LeJeune’s largest contributor has been Piggly Wiggly owner Danny Manning, but he’s also lent himself $2,000 and secured a donation from retiring Councilman Pat Rudicell. His April finance report wasn’t on the Baldwin County Probate website today, but in March his campaign balance was $6,150.
Just today, Carey took to Facebook to acknowledge he had planned to officially launch his campaign this week, however, “given the current challenges that we are all facing,” it is “on hold for now,” he wrote.
“As a local small business owner, I understand the challenges and uncertainty that everyone is facing at this and I wanted you to know that I’m here to help in any way possible.” Carey also provided contact information for anyone seeking more information or assistance.
LeJeune is also a small business owner — the restauranteur behind Market by the Bay in both Daphne and Fairhope — and along with his council duties, has been busy adjusting to emergency health orders prohibiting dining-in statewide.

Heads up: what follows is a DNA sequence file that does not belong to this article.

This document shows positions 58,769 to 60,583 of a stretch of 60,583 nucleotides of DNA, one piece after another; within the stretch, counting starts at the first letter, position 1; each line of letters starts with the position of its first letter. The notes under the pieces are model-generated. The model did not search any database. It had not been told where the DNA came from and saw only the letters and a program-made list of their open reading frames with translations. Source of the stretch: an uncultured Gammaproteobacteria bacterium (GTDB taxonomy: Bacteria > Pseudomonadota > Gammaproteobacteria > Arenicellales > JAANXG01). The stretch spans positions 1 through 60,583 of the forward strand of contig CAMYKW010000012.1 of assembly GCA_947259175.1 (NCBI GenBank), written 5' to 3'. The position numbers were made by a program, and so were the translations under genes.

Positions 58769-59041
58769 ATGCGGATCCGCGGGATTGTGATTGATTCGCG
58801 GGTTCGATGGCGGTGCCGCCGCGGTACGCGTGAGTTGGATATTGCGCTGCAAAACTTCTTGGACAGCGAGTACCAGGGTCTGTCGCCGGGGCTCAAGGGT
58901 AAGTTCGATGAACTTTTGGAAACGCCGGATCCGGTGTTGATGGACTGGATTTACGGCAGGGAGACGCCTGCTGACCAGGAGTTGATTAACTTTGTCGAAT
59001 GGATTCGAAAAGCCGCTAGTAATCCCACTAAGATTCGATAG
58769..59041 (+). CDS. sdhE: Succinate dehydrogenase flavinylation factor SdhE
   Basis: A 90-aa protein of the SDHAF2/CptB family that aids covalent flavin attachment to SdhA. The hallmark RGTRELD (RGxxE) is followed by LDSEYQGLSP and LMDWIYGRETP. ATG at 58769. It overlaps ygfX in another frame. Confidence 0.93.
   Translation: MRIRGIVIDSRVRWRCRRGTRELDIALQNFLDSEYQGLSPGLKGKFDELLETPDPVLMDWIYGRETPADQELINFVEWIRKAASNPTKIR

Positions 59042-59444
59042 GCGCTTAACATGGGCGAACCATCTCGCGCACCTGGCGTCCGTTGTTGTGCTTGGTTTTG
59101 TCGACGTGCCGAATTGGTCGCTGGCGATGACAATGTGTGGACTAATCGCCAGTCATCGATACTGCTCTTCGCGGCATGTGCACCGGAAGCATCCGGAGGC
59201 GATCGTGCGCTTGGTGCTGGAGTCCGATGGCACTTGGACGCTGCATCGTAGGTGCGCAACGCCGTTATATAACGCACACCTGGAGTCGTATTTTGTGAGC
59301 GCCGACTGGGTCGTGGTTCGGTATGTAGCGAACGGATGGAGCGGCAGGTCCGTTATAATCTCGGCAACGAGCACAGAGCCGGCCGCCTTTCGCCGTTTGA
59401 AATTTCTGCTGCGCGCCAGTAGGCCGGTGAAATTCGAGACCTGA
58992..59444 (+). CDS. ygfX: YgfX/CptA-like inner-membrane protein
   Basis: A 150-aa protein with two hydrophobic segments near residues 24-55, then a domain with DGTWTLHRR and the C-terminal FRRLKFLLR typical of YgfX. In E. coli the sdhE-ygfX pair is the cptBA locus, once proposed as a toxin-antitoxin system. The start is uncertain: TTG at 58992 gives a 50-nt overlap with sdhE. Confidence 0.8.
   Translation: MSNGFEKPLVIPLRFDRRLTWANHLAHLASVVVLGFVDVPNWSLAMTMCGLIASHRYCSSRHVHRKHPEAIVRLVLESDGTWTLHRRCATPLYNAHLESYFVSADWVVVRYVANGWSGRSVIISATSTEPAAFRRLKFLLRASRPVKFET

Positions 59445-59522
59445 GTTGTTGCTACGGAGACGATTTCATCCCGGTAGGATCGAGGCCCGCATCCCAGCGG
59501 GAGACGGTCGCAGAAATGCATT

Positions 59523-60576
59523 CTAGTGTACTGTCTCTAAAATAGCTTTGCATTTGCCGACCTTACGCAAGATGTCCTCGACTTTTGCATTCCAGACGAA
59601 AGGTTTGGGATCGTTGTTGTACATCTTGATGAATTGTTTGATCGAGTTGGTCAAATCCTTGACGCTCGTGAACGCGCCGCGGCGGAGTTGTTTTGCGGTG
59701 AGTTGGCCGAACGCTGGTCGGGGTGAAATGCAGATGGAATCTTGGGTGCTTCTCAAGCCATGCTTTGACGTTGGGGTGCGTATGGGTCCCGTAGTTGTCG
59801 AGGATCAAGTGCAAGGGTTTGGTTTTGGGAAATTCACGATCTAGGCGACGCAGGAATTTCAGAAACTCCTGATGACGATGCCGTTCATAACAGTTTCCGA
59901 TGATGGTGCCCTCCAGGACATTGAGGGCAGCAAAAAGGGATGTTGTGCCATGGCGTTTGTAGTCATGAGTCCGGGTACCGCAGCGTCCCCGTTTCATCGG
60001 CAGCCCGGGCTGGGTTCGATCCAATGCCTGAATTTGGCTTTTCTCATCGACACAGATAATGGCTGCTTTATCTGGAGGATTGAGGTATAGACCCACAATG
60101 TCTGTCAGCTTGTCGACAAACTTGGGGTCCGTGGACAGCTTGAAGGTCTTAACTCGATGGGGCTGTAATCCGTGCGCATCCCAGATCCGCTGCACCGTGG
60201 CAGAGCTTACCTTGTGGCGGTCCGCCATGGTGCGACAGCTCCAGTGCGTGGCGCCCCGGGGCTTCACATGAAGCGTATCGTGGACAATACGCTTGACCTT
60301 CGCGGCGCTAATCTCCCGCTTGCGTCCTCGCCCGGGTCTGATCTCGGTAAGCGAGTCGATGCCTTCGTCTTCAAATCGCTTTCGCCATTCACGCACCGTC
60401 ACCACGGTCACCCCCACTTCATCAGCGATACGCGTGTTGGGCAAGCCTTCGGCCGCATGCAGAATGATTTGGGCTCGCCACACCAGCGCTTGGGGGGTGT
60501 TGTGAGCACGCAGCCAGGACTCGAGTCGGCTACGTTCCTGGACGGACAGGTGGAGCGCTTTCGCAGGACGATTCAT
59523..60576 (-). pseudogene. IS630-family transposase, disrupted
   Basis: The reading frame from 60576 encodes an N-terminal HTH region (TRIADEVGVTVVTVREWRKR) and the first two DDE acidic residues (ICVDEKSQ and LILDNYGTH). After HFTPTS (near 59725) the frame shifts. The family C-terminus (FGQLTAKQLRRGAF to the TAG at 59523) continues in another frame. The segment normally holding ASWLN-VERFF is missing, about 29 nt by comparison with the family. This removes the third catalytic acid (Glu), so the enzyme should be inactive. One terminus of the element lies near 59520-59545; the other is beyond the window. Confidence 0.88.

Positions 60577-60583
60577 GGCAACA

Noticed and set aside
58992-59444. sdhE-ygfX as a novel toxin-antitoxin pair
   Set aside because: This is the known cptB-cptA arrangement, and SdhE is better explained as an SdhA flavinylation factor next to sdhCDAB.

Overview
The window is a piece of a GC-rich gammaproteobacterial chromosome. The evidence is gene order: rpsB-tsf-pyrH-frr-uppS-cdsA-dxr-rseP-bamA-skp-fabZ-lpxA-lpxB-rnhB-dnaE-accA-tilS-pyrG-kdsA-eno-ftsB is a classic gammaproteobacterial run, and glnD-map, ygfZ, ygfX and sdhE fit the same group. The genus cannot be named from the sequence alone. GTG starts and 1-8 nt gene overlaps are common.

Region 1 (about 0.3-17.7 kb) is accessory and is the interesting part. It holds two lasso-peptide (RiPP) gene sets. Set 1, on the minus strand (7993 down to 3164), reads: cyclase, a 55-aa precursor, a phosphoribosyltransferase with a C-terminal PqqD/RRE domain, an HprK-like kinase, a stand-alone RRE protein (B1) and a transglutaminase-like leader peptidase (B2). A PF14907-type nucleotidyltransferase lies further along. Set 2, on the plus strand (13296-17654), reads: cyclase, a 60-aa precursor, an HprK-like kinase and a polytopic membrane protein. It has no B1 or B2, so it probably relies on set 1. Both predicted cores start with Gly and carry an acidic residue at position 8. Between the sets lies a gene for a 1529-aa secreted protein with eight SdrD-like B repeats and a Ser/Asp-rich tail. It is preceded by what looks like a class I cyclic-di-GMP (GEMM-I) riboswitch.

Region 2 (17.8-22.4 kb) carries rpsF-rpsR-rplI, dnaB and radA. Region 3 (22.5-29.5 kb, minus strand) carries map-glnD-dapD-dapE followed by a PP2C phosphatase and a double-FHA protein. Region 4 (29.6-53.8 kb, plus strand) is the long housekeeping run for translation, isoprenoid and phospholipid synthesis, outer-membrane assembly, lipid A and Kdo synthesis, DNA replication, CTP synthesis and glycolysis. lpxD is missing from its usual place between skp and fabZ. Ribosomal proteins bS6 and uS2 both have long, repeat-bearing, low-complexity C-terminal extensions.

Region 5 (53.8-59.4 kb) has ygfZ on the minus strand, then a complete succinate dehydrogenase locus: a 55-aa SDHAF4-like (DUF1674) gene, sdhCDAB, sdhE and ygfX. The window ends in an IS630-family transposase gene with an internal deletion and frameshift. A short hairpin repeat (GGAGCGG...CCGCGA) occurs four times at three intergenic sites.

Reached by phone today, he said as the council was only provided Haygood’s stimulus plan Thursday, he hasn’t had the opportunity to speak with the mayor, department heads or other council members about particulars.
“I’m not sure about the timing of doing this now with everything that may be coming in the future, but I am interested to hear about it and I am open to what we can do to best help not only our citizens, but also all our employees,” LeJeune said, adding he wouldn’t question the motives behind it. “I just don’t have enough information right now.”
Further, LeJeune said under normal circumstances, such resolutions are subject to first- and second-reads by the council, taking at least three weeks to approve, but “if the council feels the need to move it forward more quickly, they can suspend the rules … I’m not going to say it’s not going to happen Monday, but there is a lot of information we need to get, there are other employees we need to consider, and there are other items on the agenda.”
COVID Press Release Stimulus Plan Apr22020 FINAL